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Our history

It's our 30-year anniversary! Founded by Bob Brown, Bush Heritage has been protecting natural bushland since 1991.

Our story began when two rainforest blocks adjacent to the Tasmanian Wilderness World Heritage Area were put up for sale and marketed as 'ideal for woodchipping'.

It was 1990, and unwilling to see this patch of forest destroyed, politician, activist and local resident Bob Brown used $49,000 awarded to him as recipient of the prestigious Goldman Environmental Prize as a down payment on the land, borrowing the rest from friends and the bank.

Fern leaf in the Liffey Valley. Photo Annette Ruzicka.
The fundraising campaign to recover this debt was the birth of Bush Heritage in 1991.

Bit by bit these forest blocks in Tasmania's Liffey Valley were paid for (becoming our Liffey River and Dry's Bluff Reserves).

Once they knew they could pay off the debt, Bob urged expansion to employ staff, to make a new purchase, then another, and then to an official presence outside Tasmania.

White Stallion lookout, Carnarvon Reserve, Qld. Photo Cathy Zwick.

Partnerships in conservation

As the organisation grew, it became obvious that just buying land wasn't enough to safeguard our precious but threatened natural heritage. Much land that's vital to regional conservation is in private hands.

So in 2006 we started building partnerships with landowners – pastoralists, farmers (such as those in the Tasmanian Midlands) and Aboriginal landowners – to help them manage their land for conservation.

Tasmanian farmer Julian Von Bibra works with us to achieve conservation goals on his property. Photo Matthew Newton.

A national presence

Since then, the Australian public has rallied behind Bush Heritage. From just a few hundred hectares in 1991, we now help protect over 11.3 million hectares across Australia on our reserve and partnership properties. And it's all thanks to our supporters.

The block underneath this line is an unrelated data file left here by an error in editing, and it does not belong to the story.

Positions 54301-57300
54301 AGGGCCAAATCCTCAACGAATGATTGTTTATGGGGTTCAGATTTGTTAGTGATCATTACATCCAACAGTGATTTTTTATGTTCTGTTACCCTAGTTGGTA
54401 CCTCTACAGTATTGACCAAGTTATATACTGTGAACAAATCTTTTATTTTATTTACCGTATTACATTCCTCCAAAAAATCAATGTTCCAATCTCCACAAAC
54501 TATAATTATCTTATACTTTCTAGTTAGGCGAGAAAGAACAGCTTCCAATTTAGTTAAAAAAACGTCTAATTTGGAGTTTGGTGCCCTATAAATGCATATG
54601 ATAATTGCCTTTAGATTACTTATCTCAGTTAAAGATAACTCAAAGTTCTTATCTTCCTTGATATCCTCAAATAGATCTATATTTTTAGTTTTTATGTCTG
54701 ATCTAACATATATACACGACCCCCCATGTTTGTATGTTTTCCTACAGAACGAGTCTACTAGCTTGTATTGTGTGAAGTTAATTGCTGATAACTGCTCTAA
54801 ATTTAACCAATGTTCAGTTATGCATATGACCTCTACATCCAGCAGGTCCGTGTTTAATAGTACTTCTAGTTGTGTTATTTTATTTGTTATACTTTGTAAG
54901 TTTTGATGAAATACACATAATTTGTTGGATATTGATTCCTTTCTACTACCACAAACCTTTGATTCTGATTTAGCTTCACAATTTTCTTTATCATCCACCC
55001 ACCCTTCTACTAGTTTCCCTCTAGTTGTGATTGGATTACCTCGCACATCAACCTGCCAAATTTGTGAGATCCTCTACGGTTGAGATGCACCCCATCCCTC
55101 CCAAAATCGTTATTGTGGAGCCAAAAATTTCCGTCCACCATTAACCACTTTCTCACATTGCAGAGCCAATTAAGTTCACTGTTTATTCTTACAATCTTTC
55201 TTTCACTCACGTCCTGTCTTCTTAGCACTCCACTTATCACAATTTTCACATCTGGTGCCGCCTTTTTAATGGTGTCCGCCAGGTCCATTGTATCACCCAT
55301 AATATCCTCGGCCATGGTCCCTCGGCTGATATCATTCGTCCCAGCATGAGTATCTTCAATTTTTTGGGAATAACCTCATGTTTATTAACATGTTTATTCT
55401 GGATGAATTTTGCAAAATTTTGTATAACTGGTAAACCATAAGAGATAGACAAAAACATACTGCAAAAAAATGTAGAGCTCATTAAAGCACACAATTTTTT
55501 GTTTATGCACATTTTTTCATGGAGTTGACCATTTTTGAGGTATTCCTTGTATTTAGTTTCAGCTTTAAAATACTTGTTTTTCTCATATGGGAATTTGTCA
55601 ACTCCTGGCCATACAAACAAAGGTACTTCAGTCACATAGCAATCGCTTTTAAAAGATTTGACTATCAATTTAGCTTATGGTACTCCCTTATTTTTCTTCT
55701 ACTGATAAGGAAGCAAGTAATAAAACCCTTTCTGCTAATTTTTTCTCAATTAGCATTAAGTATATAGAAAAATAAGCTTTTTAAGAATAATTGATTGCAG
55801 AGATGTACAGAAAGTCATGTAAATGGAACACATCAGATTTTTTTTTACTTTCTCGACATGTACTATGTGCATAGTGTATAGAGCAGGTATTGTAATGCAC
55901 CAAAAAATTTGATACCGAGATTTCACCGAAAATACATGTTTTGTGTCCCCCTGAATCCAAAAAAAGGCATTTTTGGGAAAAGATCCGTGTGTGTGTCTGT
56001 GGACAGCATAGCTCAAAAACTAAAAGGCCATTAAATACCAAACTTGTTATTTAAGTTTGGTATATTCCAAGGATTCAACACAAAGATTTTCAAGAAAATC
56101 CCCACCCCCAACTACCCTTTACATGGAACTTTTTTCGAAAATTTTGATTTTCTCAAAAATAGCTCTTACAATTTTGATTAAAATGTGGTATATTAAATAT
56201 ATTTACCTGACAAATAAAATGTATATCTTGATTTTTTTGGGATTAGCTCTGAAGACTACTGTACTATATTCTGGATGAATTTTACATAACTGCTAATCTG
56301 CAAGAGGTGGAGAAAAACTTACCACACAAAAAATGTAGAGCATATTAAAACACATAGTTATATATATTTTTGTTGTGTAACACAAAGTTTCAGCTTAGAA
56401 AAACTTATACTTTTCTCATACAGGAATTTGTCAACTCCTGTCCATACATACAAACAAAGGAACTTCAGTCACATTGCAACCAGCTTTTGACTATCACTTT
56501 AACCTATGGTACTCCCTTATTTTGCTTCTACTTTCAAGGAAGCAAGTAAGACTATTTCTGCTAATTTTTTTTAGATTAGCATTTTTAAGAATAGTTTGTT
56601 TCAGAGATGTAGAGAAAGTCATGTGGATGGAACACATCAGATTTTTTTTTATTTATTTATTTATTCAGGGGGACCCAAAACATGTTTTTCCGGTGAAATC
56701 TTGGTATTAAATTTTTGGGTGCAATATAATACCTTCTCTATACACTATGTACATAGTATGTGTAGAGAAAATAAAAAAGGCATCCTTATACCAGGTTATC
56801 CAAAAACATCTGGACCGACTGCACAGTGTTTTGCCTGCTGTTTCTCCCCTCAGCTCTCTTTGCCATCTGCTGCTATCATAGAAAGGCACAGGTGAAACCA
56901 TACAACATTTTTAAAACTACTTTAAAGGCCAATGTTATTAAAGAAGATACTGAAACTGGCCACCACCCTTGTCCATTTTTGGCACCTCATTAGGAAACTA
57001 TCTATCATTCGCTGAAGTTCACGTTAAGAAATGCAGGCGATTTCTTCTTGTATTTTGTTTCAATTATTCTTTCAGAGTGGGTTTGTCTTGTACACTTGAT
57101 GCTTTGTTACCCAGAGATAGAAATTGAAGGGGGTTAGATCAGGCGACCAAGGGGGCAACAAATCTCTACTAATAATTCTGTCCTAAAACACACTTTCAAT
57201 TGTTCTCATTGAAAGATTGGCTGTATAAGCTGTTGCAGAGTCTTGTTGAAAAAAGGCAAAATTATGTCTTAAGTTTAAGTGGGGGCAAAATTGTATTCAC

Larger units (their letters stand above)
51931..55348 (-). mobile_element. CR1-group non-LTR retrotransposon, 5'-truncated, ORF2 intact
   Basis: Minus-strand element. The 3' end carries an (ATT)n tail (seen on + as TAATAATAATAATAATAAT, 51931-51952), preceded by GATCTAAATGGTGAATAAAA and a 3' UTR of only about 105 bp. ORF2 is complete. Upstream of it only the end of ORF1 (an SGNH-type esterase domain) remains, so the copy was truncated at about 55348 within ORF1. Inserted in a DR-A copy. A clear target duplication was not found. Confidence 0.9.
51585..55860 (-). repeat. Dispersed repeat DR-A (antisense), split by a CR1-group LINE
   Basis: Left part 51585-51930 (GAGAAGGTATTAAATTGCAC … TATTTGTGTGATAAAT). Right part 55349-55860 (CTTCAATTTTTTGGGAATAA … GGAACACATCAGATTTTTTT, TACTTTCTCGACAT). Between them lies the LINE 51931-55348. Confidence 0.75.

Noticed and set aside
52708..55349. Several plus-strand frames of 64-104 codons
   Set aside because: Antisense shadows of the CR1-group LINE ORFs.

Our supporters saw an opportunity to really do something about conserving our country. And their vision has paid off. If we're considered successful, they're the reason why. We can't thank them enough for what they've done.

Where we work

30 years and counting

From the dripping rainforests of Far North Queensland to the gentle grassy woodlands of NSW and Victoria; from the wide red plains of central Australia to the wildflowers of southwestern WA, a suite of animals and landscapes are better off because of Bush Heritage supporters.

Historian Sarah Martin documented our history in her book Restoring Nature Step by Step. Central to this story are the ecologists, researchers, land managers, Aboriginal groups, staff, donors and volunteers who've helped Bush Heritage to grow.

Today, in 2021, it's 30 years since our humble beginnings. Thank-you to supporters past and present, for making this wonderful journey possible.

Restoring Nature Step by Step. A book by Sara Martin.

Key milestones